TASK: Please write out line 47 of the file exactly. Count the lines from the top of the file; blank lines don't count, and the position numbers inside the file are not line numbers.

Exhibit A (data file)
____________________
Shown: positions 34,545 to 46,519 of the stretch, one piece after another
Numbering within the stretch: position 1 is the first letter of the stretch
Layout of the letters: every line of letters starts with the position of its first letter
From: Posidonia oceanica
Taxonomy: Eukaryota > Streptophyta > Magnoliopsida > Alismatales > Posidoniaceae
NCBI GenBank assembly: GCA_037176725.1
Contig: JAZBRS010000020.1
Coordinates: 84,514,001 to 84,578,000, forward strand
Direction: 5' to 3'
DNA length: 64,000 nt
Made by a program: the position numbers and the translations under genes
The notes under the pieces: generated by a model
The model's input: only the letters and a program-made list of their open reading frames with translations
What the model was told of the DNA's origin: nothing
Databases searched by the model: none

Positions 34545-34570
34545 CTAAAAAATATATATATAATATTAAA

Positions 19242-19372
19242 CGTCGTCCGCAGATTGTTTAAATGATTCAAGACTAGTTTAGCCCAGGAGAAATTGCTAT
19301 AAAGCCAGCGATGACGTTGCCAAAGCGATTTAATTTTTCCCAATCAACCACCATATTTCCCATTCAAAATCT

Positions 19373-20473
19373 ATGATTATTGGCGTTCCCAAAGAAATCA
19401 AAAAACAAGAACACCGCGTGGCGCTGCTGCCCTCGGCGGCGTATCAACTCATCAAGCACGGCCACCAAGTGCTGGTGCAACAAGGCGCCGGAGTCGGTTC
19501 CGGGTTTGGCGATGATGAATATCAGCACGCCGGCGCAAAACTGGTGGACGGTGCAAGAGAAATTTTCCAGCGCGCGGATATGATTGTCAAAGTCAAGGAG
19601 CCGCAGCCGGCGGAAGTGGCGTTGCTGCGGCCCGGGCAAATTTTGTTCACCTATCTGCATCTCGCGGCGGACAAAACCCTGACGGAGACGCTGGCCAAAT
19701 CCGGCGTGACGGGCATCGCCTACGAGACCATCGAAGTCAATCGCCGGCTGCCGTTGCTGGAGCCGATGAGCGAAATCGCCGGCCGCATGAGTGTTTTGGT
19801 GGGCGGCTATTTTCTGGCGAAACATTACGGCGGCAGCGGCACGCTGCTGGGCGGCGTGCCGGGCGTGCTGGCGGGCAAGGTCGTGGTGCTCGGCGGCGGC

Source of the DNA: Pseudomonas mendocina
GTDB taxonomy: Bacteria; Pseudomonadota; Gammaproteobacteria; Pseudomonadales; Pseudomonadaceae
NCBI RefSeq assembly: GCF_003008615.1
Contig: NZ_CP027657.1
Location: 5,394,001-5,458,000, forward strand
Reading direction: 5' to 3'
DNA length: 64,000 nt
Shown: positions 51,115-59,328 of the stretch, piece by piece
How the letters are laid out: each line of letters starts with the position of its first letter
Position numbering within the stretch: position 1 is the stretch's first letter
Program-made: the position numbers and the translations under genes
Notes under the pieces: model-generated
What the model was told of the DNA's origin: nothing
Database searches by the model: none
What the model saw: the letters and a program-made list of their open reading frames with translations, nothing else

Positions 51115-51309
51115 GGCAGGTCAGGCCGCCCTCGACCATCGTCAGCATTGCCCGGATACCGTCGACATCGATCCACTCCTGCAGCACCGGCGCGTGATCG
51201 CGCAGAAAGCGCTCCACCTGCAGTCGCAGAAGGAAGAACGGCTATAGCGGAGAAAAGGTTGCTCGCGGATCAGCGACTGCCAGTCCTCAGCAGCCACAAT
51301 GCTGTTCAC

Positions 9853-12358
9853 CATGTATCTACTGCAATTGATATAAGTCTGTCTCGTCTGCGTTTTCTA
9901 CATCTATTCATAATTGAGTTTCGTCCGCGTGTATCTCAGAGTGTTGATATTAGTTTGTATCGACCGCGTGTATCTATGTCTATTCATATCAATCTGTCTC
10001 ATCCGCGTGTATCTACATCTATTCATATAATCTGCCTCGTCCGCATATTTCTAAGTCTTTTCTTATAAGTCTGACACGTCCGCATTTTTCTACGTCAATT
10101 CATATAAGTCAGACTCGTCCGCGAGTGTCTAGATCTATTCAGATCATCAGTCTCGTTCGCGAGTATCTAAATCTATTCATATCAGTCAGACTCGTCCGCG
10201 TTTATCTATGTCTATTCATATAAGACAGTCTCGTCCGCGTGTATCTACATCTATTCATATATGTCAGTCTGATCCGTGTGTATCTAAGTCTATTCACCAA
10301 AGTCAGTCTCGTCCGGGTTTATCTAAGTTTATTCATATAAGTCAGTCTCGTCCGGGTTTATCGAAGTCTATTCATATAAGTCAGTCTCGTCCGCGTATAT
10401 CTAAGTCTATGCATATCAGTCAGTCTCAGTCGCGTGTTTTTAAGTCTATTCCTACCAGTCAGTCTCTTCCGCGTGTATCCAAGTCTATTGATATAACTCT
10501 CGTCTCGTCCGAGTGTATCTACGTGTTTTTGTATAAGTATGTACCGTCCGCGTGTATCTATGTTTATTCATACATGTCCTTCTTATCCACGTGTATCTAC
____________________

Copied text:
Positions 9853-12358